|Is an FHA mortgage in your future?|
Julie Garton-Good, GRI, DREI
Federal Housing Administration (FHA) loans were originally thought to be
only for low or moderately low income home buyers. But today, because of low
down payment guidelines and reasonable closing costs, many people are using them
to finance their home purchases. Should you consider one? Let's cover the pros,
the cons and then see if you match an FHA loan-buyer profile.
What are FHA loans? Federal Housing Administration (FHA) financing
is a type of federally insured loan that protects the lender against the
borrower's default for the life of the loan. It was created by HUD (Housing and
Urban Development) as a way to boost home ownership among moderate-income
What are the pros of using an FHA loan? The benefits of using an FHA
- Qualifying guidelines can be more flexible since they target the
moderate-income home buyer. (They currently use qualifying ratios of up to 29
percent of your monthly gross income going towards your house payment and up to
41 percent of your monthly gross income going towards your house payment plus
long-term debts that can't be paid off in 10 months).
- FHA loans provide flexibility for borrowers who have had previous credit
blemishes and/or bankruptcy. In fact, if it's been one to two years after
discharge of a bankruptcy and the borrower can prove that credit has been
rebuilt, he may be able to obtain an FHA loan.
- A low down payment is the hallmark of the FHA loan. You only need 3 percent
down on acquisition prices of $50,000 or less. For prices exceeding $50,000, the
down payment is 3 percent of the first $25,000 and 5 percent of the balance --up
to your geographical area maximum. (Ask your Realtor or your local lender what
the maximum loan amount is for your area.)
What are the cons of using an FHA loan? Negatives could include:
- The FHA mortgage insurance premium (MIP) covers the entire loan for the
term of the loan. Currently, MIP is equal to 2.5% of the loan amount (the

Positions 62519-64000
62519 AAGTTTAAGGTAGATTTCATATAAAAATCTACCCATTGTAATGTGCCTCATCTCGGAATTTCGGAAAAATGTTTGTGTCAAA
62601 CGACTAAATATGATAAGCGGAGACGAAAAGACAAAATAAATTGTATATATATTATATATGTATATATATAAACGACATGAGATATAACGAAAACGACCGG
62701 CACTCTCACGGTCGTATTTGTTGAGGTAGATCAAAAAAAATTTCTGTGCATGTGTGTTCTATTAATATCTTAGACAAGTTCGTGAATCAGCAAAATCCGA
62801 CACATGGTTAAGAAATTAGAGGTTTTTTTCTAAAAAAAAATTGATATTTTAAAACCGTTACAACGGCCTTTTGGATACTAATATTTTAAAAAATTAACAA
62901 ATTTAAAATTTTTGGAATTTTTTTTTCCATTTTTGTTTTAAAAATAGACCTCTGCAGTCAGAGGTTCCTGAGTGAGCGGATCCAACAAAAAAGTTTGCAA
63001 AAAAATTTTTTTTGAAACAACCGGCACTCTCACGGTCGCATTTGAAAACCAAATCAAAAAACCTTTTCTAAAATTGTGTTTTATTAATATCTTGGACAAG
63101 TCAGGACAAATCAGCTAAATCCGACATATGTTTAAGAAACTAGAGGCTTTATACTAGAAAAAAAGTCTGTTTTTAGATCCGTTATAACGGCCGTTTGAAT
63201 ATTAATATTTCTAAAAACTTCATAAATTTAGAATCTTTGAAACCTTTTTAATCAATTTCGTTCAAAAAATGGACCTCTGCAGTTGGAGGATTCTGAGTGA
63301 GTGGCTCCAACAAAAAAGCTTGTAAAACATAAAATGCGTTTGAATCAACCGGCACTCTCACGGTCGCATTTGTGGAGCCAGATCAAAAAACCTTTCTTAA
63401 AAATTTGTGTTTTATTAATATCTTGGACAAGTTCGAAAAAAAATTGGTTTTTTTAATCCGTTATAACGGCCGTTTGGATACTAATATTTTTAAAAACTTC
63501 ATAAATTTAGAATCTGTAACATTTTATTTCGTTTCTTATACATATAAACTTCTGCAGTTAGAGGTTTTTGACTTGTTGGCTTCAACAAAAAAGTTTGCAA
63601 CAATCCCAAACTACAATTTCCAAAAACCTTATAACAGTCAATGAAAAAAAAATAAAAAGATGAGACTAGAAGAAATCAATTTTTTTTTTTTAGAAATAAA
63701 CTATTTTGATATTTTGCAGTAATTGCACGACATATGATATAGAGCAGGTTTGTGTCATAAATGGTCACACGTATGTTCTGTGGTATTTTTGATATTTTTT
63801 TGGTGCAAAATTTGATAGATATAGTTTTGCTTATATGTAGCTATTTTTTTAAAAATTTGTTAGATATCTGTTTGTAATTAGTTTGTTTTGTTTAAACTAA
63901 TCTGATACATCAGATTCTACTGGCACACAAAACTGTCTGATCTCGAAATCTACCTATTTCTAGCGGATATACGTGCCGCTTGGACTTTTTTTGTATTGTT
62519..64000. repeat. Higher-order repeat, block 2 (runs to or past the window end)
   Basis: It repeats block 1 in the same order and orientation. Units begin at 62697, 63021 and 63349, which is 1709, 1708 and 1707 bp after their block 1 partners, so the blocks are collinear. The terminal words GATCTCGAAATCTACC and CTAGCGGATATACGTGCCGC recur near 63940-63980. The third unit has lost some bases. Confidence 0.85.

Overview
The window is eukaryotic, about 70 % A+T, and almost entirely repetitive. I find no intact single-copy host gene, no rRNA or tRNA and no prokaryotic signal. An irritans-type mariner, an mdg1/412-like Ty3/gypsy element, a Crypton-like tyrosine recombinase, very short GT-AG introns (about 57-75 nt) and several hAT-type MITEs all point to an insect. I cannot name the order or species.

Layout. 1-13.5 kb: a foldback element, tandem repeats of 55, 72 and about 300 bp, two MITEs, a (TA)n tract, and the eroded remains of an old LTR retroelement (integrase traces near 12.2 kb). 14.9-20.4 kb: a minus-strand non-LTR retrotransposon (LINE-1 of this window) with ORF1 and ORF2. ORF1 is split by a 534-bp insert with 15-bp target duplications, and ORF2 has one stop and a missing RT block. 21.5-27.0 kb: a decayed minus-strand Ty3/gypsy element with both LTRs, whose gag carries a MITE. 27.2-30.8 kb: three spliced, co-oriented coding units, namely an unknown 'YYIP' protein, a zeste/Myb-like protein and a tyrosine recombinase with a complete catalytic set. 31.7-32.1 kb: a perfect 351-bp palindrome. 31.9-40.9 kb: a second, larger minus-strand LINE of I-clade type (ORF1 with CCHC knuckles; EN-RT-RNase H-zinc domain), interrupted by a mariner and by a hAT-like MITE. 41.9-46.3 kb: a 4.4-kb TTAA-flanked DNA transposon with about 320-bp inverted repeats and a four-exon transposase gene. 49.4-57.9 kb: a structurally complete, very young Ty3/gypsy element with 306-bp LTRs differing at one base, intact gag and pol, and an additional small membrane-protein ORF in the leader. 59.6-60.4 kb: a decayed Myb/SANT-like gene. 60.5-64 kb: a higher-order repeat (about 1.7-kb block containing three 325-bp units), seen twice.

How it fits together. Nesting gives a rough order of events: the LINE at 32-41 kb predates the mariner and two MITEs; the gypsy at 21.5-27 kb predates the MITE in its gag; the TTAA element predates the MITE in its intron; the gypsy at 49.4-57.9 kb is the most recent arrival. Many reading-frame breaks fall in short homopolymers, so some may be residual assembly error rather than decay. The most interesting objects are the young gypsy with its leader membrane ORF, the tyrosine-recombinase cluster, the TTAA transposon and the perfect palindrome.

premium can be paid in cash at closing or financed into the loan); plus an
annual premium of one-half of one percent, paid monthly in the payment. For
example, a $50,000 loan would cost $1,250 in up-front premiums plus an $20.83
per month recurring premium added on to the monthly payment.
- FHA has fairly stringent property guidelines that make some properties
unavailable for FHA financing or that may require repairs before the property
- The loan amount caps for each region make FHA loans unavailable to some
home buyers if median-priced homes exceed this maximum.
Do you fit the FHA home-buyer profile? You may be a likely candidate
for an FHA loan if you:
- Have a minimal down payment;
- Will be accepting a gift for either your down payment or closing costs
since this is allowed with FHA loans;
- Need underwriting assistance to compensate for credit problems, previous
bankruptcy and/or previous foreclosure;
- Want to or have negotiated with a seller or other third party to pay a
portion or all of the closing costs; or
- Want a loan that could be assumed (with qualifying) should you desire to
sell the property.
Don't overlook the many benefits of using FHA financing. Your Realtor will
be glad to show you properties where sellers have agreed to offer FHA financing
and to put you in contact with lenders who can pre-approve you for an FHA loan
before you even start the house-hunting process.